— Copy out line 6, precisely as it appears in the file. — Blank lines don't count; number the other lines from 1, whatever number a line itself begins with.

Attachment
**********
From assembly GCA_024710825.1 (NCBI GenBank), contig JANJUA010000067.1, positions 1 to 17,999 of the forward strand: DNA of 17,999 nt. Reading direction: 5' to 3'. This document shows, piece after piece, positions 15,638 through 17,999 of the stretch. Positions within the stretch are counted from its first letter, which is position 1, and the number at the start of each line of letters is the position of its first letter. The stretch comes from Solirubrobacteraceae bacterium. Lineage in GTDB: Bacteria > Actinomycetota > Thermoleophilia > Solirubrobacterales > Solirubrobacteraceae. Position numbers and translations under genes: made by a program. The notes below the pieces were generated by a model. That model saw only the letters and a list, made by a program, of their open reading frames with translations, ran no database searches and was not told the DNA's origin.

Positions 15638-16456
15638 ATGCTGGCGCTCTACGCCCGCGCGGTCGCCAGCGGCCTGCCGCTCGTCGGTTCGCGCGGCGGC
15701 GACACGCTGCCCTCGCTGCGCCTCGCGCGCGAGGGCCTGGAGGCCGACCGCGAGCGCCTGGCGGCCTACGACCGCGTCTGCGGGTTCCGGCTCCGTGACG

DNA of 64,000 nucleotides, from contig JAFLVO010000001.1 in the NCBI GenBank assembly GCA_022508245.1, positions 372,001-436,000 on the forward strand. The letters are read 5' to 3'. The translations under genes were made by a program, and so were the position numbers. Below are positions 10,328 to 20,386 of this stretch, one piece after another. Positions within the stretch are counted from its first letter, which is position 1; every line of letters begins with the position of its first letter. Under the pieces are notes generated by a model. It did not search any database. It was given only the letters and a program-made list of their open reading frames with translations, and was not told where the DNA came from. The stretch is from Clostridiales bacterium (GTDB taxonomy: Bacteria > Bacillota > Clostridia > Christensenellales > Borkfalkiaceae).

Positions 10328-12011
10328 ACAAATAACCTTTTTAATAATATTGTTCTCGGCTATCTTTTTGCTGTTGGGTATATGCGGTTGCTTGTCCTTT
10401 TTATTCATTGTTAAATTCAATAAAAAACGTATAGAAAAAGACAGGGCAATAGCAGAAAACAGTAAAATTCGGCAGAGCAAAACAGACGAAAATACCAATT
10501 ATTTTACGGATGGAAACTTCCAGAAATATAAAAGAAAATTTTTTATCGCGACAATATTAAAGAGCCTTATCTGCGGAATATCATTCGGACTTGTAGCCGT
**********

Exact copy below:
Positions 10328-12011